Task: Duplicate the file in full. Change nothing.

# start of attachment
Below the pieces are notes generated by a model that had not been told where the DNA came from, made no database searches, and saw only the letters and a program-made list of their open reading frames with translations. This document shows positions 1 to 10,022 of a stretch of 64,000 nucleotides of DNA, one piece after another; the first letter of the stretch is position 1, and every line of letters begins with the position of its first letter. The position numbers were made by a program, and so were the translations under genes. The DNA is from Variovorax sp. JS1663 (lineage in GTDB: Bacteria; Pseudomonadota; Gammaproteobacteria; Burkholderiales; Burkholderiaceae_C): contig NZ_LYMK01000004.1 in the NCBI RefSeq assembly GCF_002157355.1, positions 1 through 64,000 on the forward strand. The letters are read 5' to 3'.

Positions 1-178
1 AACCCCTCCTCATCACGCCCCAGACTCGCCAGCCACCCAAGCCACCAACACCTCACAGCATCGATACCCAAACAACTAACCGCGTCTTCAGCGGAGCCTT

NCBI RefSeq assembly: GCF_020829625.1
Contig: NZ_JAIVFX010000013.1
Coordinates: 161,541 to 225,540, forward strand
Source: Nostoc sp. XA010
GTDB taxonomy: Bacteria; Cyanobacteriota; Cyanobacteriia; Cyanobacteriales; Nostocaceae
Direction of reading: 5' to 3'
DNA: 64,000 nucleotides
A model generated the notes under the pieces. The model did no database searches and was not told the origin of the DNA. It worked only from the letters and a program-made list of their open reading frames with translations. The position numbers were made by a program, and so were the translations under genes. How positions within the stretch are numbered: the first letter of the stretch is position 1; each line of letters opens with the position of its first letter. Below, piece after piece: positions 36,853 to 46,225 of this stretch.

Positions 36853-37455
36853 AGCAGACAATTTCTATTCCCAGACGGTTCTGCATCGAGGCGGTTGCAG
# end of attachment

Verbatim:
Below the pieces are notes generated by a model that had not been told where the DNA came from, made no database searches, and saw only the letters and a program-made list of their open reading frames with translations. This document shows positions 1 to 10,022 of a stretch of 64,000 nucleotides of DNA, one piece after another; the first letter of the stretch is position 1, and every line of letters begins with the position of its first letter. The position numbers were made by a program, and so were the translations under genes. The DNA is from Variovorax sp. JS1663 (lineage in GTDB: Bacteria; Pseudomonadota; Gammaproteobacteria; Burkholderiales; Burkholderiaceae_C): contig NZ_LYMK01000004.1 in the NCBI RefSeq assembly GCF_002157355.1, positions 1 through 64,000 on the forward strand. The letters are read 5' to 3'.

Positions 1-178
1 AACCCCTCCTCATCACGCCCCAGACTCGCCAGCCACCCAAGCCACCAACACCTCACAGCATCGATACCCAAACAACTAACCGCGTCTTCAGCGGAGCCTT

NCBI RefSeq assembly: GCF_020829625.1
Contig: NZ_JAIVFX010000013.1
Coordinates: 161,541 to 225,540, forward strand
Source: Nostoc sp. XA010
GTDB taxonomy: Bacteria; Cyanobacteriota; Cyanobacteriia; Cyanobacteriales; Nostocaceae
Direction of reading: 5' to 3'
DNA: 64,000 nucleotides
A model generated the notes under the pieces. The model did no database searches and was not told the origin of the DNA. It worked only from the letters and a program-made list of their open reading frames with translations. The position numbers were made by a program, and so were the translations under genes. How positions within the stretch are numbered: the first letter of the stretch is position 1; each line of letters opens with the position of its first letter. Below, piece after piece: positions 36,853 to 46,225 of this stretch.

Positions 36853-37455
36853 AGCAGACAATTTCTATTCCCAGACGGTTCTGCATCGAGGCGGTTGCAG